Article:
Judgement and Gregory the Great

According to Gregory the Great, final judgment is the pinnacle manifestation of Christ’s victory over his enemies and the fiery purification of imperfections in his friends. All of human history unfolds in view of this final encounter between the impure minions of Satan and the triumphant Mystical Body of Christ. Once the edge of history passes into that hinge moment of judgment: the threshing floor opens, and the divine sifting begins. Divine Justice in-the-flesh will apply a strict and exacting measure which could only be perfect, total, and transcendent.

For Gregory, judgment is the transitional point to the eternal patria and harbor of peace. All the storms of this passing age—internal and external—serve higher purposes of severing us from lower attachments and augmenting our final reward through patient endurance. As Gregory affirms, “the wheat now groans beneath the chaff,” but at the final judgment a full separation will occur (Moralia in Job 34.5.10). Satan and his inward-turned associates will find no place within the high and august walls of the heavenly city. Judgment will strike, swift as lightning. Unlike his first appearance, a full majestic power will emanate from Christ’s subtle body, causing dread to sweep over his enemies (17.32.53, 34.7.16). The magnitude of his appearance and the radiance of his glow will even serve to purify whatever “rust of slight sins” may be detected in the holy ones who heroically persevered to the end (34.7.16). All chaff must be burnt, all wheat must be pure. Pronouncements will drop like lightning, and this burning will occur in due measure and full justice (34.5.10). The ancient enemy will be confined and punished along with all who freely drank the poison of his errors (20.27.56). All the purified elect will pass to the eternal state where all human hearts will be bright as gold and transparent as pure glass, while the reprobate will remain united to their serpentine head in eternal punishment (18.48.77-78, 34.6.11, 32.17.29). Divine justice will reign, the wicked dragon will be swept away, and the gate to the heavenly city of peace will be secured for all eternity.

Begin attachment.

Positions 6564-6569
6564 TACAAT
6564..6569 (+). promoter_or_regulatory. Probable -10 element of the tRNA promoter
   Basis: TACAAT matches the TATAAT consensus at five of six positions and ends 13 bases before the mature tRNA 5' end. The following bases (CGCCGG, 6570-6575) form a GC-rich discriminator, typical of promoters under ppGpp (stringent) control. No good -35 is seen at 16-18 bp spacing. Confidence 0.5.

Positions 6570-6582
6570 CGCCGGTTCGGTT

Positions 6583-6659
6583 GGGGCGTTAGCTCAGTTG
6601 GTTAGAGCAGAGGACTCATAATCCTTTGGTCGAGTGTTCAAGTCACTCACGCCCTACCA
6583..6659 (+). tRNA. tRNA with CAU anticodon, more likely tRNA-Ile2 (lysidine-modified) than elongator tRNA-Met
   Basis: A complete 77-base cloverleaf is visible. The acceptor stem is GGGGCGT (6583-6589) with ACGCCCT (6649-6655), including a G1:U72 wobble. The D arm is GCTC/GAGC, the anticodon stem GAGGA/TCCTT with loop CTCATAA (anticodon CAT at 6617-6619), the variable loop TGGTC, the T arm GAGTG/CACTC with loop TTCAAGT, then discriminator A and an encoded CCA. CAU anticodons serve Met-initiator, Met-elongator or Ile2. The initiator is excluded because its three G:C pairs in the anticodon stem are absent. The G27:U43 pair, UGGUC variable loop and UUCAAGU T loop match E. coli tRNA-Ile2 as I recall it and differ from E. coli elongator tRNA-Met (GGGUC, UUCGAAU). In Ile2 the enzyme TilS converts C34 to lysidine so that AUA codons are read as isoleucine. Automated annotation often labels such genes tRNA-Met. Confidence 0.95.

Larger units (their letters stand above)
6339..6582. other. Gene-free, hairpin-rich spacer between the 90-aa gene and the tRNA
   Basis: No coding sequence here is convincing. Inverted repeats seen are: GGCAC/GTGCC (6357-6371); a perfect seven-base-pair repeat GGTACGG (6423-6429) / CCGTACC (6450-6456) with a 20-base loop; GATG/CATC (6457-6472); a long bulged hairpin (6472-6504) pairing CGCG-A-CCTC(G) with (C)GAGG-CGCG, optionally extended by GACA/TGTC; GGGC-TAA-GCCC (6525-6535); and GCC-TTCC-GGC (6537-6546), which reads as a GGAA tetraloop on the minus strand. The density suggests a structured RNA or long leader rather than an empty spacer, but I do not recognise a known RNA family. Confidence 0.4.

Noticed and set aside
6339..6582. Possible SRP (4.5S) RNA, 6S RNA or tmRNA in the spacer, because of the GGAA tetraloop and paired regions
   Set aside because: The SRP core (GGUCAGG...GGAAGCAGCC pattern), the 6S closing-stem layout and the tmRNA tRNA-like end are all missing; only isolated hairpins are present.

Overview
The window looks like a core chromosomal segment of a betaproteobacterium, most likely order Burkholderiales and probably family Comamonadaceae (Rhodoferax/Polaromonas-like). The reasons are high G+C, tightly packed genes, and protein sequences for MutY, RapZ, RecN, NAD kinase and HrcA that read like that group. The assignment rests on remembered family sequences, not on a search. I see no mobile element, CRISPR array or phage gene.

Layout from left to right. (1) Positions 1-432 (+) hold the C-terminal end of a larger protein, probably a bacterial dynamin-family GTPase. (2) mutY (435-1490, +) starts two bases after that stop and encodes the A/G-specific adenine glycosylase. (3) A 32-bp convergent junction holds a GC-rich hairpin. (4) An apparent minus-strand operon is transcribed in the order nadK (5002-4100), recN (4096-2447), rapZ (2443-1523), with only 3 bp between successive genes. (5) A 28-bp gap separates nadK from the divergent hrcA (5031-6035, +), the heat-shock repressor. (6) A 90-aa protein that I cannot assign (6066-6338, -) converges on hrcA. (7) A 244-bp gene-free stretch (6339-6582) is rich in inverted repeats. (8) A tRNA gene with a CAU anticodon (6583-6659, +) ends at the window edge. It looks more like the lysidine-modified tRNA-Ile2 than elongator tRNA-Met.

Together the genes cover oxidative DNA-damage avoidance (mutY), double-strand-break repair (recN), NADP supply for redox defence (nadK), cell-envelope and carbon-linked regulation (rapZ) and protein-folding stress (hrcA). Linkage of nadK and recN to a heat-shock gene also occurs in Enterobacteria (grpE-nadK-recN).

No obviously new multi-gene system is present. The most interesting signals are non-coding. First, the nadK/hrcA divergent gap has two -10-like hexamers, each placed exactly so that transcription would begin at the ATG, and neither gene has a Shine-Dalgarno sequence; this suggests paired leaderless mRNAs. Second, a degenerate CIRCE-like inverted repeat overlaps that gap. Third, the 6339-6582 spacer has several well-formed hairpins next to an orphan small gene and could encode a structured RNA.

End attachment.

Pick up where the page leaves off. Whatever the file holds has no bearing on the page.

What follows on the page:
Before this complete end arrives, however, much is to be done. While we still have time, Gregory advises that humility and reverential fear ought to characterize our attitudes toward this pivotal end (31.27.53). Although we lack an adequate vision of how our collective history is being shaped by a Divine plan, we know that now is the age when Christ patiently awaits us. As Gregory teaches, now is the time for mercy, and at the judgment, justice (33.12.23). The enemy is real, intelligent, and roaring with bated breath to attract us to his poisonous bait (33.24.44, 34.22.45). Let us resist, turn our minds toward the King, awaiting his moves and his final victory.

Br. Matthew Wanner, O.P. | Meet the Brothers in Formation HERE